Read more: Teach your Children to Hide God’s Word in their Heart

 

3–Maintain character education as a family discipleship not education

When our children were young we did character education as a ‘lesson’ as well as woven into our every day.  Our lessons taught us what a particular character trait looked like, and then we would practice it in our day to day living.  We would take a month to focus on each trait. When my older two were in middle to upper highschool I moved them to studying Character by themselves.  This was a mistake. I made it an education topic rather than a heart subject with life experiences. Though they talked to me about what they were learning, and how they were challenged it really became more academic than life changing.  So if I was to do it over, I’d make sure that talking about character remained a discipleship issue, one that was about living life together.

Read more: How to Really Teach your Kids Character (hint: You’ll need more than a lesson plan)

 

4–Learn hobbies and skills even if I’m outside my comfort zone

One of the key principles that we followed was giving plenty of time to my kids for them to pursue hobbies and develop their talents.  This was easy with the girls – they wanted to learn music so I found a music teacher, other than that they wanted to learn to cook, sew, computer skills, business skills and art.  I could support them in that – I was comfortable in those things. I was comfortable with Joshua’s direction too – reading, talking, philosphy, history, writing, his creative pursuit was railway modelling and though I had no idea, it was something that I could find resources for him and help him along the way.  Daniel though wanted to pursue more hands on, and traditional boy things – working in the workshop, farming worms, go-carts, fixing things, making things. I baulked at these things. I gave resources but he really needed my involvement to get him kickstarted (his learning style). So I regret that I didn’t get in there and get my hands dirty with him.  So if I was doing it over, I would push myself outside of my comfort zone to help with these ‘boy’ things.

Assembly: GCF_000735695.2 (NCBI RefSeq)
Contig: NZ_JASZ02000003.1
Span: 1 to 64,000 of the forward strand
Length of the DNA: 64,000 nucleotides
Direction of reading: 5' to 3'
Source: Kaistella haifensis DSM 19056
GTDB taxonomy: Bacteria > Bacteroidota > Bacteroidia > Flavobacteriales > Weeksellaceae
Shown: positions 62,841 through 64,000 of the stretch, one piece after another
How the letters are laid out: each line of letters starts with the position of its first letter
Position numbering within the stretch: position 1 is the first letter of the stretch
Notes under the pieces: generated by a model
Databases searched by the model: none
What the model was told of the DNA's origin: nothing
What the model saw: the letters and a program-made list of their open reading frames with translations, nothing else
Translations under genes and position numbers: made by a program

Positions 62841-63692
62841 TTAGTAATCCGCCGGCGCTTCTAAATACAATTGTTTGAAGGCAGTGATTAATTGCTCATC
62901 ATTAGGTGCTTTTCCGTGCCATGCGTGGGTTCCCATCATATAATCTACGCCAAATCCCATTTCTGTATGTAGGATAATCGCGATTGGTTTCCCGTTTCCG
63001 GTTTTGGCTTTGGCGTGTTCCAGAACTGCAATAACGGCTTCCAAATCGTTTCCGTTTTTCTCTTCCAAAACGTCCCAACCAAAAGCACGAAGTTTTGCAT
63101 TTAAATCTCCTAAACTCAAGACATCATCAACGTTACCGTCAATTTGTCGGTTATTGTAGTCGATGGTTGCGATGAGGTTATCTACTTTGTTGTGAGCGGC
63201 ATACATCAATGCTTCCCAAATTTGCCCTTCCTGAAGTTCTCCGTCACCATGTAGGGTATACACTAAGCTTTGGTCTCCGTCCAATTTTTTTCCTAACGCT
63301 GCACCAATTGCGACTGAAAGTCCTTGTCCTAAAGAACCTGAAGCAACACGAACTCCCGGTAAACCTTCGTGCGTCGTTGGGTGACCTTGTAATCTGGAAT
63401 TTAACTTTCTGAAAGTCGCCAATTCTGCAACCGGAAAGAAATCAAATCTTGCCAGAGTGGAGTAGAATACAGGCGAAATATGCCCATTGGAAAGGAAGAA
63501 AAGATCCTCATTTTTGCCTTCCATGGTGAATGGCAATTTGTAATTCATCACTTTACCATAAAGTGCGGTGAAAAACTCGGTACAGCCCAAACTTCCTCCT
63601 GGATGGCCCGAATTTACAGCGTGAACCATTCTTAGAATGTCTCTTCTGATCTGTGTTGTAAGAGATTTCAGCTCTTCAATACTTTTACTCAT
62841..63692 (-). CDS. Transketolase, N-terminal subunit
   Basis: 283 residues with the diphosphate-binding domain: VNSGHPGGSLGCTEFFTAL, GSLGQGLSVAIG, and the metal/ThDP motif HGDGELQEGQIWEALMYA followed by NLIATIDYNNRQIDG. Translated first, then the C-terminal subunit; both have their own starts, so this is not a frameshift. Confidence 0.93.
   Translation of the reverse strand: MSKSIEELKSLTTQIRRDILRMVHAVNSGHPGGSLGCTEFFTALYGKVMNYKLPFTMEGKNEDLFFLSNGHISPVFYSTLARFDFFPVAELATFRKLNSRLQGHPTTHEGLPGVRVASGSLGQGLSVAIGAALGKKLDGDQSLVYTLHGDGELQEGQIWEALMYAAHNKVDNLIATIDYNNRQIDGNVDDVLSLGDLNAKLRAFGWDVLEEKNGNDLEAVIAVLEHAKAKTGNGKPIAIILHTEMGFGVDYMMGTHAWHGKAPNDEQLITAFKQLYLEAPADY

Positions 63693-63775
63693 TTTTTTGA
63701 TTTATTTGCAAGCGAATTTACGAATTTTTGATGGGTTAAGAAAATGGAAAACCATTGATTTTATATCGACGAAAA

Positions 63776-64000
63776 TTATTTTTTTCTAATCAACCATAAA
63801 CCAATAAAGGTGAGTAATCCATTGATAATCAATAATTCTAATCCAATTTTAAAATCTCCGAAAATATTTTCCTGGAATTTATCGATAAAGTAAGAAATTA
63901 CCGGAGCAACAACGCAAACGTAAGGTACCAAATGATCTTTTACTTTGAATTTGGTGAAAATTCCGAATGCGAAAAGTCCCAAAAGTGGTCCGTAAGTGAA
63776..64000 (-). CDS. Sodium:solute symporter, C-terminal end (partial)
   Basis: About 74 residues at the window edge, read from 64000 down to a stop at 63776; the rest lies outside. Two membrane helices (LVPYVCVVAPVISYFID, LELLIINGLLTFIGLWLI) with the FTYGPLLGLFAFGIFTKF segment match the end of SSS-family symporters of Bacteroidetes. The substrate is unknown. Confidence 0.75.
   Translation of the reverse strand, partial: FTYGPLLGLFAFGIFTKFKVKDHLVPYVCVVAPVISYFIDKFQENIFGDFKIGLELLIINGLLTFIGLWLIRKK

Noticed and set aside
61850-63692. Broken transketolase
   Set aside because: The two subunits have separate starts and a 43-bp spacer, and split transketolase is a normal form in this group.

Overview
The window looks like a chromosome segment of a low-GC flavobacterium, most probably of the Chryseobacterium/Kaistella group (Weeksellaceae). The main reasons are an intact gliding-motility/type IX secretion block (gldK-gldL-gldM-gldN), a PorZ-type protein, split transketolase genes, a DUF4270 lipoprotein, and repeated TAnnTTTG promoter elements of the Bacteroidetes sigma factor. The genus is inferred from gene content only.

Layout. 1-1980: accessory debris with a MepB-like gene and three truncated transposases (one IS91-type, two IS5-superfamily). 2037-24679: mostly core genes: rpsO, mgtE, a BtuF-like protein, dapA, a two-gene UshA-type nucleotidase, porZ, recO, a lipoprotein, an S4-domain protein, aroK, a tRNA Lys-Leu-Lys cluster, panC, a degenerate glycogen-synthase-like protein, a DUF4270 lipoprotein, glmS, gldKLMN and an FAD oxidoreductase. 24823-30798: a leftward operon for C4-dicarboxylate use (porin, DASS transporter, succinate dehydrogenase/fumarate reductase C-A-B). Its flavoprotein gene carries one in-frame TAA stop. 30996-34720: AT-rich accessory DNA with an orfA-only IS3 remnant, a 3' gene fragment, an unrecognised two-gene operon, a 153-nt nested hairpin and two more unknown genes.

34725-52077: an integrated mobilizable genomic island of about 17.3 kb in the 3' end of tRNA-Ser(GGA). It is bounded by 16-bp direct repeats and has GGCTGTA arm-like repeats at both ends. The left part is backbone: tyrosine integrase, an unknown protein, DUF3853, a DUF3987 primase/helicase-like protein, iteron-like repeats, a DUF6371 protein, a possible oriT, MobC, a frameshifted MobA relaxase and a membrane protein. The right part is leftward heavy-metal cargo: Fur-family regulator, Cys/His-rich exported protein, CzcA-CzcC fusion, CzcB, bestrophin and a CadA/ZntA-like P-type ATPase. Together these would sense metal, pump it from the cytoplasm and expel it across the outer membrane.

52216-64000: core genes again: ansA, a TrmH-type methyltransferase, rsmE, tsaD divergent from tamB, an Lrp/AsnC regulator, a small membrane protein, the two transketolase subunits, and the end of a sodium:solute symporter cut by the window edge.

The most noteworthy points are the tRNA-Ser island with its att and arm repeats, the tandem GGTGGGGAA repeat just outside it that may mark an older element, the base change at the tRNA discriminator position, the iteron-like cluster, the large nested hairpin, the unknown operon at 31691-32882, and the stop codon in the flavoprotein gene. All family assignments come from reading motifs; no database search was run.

Read more: Why Spending time growing your Talents is Worth it

 

5–Minimise Lifestyle happenings to interrupt Highschool Students